Every spring, people say that "flowers & trees are coming out earlier than last year." But this year, they really are out early! I set out to prove it, by comparing photos I took last year, to this one. Here's a comparison of a maple tree budding in my front yard on March 17 -- WAY ahead of its progress on April 2, 2011, when it was covered with snow.
Speaking of "covered with snow" -- here's a photo of my Daffodils under snow on Feb. 14, 2012. They started coming up in late January, and I have no photos to compare that to, because it's never happened before.
And it's not just here in State College, Pa., check out these pictures from York, Pennsylvania that I took over the weekend. In the first, the tree that was flowering on April 24, 2011 has already finished and come out with leaves, and the other trees around it are ahead as well.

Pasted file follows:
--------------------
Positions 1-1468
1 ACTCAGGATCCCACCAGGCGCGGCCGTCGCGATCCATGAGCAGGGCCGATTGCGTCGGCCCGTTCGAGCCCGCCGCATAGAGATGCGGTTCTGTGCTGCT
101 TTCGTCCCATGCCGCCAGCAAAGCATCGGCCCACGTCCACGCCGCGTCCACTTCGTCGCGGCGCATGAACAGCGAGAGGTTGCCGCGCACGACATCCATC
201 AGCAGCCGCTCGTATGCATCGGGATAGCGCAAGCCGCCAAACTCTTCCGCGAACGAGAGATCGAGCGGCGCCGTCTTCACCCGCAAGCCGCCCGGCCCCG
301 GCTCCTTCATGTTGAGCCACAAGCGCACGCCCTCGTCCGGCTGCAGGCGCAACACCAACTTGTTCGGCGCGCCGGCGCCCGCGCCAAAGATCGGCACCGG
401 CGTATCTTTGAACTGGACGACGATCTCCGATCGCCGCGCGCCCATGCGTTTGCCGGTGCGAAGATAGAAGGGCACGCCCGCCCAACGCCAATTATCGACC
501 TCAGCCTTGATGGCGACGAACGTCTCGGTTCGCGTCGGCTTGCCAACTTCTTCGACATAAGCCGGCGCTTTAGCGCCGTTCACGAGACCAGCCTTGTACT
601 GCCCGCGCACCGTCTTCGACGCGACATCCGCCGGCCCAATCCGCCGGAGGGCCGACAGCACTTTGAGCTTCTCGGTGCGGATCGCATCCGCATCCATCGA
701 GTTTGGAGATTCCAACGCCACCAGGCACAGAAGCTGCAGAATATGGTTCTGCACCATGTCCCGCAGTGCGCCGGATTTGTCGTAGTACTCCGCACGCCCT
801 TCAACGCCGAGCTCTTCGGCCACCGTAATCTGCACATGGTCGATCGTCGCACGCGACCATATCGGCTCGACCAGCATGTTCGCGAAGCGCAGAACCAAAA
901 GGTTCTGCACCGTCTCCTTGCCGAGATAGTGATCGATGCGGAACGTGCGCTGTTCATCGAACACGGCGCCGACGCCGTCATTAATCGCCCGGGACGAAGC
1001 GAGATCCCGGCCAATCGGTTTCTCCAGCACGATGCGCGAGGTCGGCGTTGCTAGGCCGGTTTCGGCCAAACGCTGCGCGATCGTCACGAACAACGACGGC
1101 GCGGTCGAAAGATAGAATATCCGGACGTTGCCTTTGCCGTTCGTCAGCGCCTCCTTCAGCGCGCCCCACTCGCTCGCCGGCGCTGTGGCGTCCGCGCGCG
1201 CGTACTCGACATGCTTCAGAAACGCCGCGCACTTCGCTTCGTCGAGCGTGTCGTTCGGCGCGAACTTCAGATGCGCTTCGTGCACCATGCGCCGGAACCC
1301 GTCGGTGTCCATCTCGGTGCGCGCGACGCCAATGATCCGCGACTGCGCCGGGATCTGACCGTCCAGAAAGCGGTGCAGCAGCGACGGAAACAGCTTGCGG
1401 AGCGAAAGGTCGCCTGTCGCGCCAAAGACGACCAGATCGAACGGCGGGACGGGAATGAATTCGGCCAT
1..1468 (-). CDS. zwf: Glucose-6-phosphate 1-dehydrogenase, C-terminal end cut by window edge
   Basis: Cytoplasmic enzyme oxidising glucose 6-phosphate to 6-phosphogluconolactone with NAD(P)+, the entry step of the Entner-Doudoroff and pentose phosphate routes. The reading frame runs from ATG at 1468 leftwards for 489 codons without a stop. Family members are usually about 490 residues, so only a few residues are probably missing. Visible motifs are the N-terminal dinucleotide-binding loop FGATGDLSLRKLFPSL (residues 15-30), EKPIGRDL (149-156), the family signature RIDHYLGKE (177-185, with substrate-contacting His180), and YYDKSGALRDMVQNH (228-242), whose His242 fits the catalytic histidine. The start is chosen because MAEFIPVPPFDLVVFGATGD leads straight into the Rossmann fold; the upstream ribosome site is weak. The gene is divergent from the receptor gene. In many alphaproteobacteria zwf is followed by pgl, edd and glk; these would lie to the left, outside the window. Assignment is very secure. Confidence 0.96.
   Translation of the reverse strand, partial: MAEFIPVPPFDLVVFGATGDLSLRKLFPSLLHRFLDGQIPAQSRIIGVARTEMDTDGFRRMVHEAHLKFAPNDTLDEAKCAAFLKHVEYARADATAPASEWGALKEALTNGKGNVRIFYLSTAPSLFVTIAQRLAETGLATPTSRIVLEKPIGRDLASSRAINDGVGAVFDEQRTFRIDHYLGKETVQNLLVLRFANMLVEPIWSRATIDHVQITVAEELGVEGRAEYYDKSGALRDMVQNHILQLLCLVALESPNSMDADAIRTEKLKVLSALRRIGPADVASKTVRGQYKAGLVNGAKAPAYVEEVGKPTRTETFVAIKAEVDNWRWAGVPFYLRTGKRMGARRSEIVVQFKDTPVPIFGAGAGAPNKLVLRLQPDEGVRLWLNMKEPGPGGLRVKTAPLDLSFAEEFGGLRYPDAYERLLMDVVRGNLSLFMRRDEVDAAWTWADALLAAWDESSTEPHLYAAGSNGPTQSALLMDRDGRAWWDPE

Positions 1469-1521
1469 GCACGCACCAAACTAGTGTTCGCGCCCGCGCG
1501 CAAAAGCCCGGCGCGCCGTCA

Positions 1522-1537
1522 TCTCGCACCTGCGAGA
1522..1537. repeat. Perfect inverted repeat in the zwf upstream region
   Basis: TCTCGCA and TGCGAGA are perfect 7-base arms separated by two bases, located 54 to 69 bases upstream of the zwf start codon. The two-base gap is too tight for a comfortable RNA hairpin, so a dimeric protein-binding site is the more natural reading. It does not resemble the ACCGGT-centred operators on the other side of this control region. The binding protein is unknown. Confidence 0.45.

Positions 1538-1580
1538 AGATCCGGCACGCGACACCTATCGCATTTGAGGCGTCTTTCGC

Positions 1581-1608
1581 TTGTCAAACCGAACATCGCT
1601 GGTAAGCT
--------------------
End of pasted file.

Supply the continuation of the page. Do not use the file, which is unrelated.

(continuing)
And last but not least, a picture of my girlfriend under the flowering tree at her house. Note that (at the very least) the tree flowers are similar, if not ahead of time in the 2012 photo.
Based on these pictures, I would estimate that flora is 3-5 weeks ahead of time. This is significant because it rarely varies more than a week, but that's what a record warm winter and March gets you.
Social media is abuzz with complaints that the blizzard didn't happen in their back yards, but the storm was a record in Massachusetts.
If you haven't heard, there's a blizzard about to form. Here's what you need to know, and how it compares to history.
The cold outbreak of Jan. 21, 1985, was here. Temperatures had fallen below zero across the Deep South and were in the single digits on the Carolina and Gulf coasts.
Was 2014 the hottest year ever on Earth? Probably not, and I outline reasons why I don't believe the global warming numbers.
Having built the AccuCam Network last year, I thought this year I'd try to move it up to another level in 2015.
The latest storm to attack the United Kingdom and Ireland has left some impressive stats, photos and videos behind.